Safety warning over new hotel rules
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Safety warning over new hotel rules

More small operators will avoid regulation

A worker at a hotel in Bangkok cleans a room as a precaution against Covid-19. (Photo: Wichan Charoenkiatpakul)
A worker at a hotel in Bangkok cleans a room as a precaution against Covid-19. (Photo: Wichan Charoenkiatpakul)

Plans to exempt more small hotels from regulation will lead to unfair competition and heightened safety and security risks, according to the Thai Hotels Association (THA).

The Interior Ministry has drafted a regulation to allow properties with fewer than 10 rooms and no more than 30 guests to be exempted from hotel registration.

Under the existing regulations, accommodation with no more than four rooms and a maximum of 20 guests is recognised as non-hotel business, which means they can be exempted from registration under the Hotel Act. This chapter was written to benefit locals who open small homestays to earn additional income and support local tourism.

However, if the definition of non-hotel business is revised up to 10 rooms, more operators who want to evade hotel tax will exploit this loophole, particularly those who own apartments or condos, said THA president Marisa Sukosol Nunbhakdi.

She said THA had submitted a petition to the director-general of the Department of Provincial Administration under the Interior Minister after the authority issued this draft regulation for a public hearing in July.

THA raised concerns over the new rule, which would go against the intention to protect small local operators as revenue from 30 guests per day could not be regarded as additional income, but rather as an investment for business.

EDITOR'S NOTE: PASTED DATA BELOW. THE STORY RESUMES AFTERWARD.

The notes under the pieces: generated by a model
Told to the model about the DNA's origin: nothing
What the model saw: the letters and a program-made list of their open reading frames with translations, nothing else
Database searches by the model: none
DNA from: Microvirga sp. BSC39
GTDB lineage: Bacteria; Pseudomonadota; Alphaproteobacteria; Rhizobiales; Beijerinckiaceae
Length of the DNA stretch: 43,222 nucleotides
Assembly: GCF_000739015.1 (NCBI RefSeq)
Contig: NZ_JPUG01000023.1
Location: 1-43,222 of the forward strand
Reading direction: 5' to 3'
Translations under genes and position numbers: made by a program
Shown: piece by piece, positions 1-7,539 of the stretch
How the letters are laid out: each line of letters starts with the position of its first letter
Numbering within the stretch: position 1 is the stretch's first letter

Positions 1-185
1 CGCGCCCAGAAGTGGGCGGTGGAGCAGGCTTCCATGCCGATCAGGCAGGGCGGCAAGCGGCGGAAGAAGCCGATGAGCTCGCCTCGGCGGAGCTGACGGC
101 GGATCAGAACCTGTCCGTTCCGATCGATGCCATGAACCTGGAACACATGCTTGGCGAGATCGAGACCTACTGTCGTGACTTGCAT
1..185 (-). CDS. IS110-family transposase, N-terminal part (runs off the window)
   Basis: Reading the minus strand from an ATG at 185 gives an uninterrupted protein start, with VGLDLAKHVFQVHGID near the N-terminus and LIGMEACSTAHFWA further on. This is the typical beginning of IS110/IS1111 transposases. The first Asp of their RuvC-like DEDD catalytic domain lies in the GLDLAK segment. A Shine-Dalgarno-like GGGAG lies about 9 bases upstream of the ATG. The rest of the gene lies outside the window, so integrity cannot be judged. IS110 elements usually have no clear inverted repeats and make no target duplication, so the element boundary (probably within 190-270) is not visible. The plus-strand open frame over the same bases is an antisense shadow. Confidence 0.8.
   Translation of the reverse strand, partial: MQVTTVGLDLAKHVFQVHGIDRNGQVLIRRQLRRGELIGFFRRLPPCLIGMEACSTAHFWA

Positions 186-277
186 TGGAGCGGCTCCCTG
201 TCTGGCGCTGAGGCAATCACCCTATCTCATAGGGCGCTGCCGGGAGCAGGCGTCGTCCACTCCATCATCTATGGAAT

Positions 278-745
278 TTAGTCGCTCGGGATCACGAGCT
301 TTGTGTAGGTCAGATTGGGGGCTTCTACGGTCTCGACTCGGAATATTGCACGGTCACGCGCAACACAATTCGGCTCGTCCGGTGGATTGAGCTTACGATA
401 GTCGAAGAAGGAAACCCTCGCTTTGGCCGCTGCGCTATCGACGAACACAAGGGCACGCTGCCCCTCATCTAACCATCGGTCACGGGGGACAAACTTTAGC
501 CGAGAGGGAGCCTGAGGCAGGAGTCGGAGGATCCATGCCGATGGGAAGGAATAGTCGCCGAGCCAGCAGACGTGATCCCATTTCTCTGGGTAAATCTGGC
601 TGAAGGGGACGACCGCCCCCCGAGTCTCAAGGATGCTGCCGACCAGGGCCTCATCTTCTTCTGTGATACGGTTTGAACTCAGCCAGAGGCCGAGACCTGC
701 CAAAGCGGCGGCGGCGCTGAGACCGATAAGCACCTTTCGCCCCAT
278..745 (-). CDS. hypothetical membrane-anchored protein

For instance, the maximum 30 guests with 500 baht charged per head could create revenue of 15,000 baht per day, or 450,000 baht per month, for unit owners, generating 5.4 million baht in total per year.

Without hotel registration, the owners could avoid paying tax and be free of safety, security and environmental checks.

"During the tragic tsunami in 2004, Thailand was able to identify missing and deceased persons without delay because hotels under the laws were mandated to submit a list of their daily guests to the Interior Minister for security checks on a regular basis. This also helped tracking virus-infected patients during the pandemic," Mrs Marisa said.

Moreover, she said the safety of local communities was also a critical issue as criminals might choose to reside in such condos or apartments, which creates risks for residents in the same building.

The Hotel Act also requires property owners to maintain environmental standards, such as a wastewater treatment and waste disposal system, as well as other safety measures such as a fire protection system.

"We are worried that the new rule will let more businessmen avoid these responsibilities but still earn income, which is not fair for operators who strictly follow the rules," said Mrs Marisa.

However, THA said it supported other amendments in the draft regulation, particularly the intention to regulate other types of accommodation, such as floating raft guest houses and tent accommodation, to ensure safety for guests.

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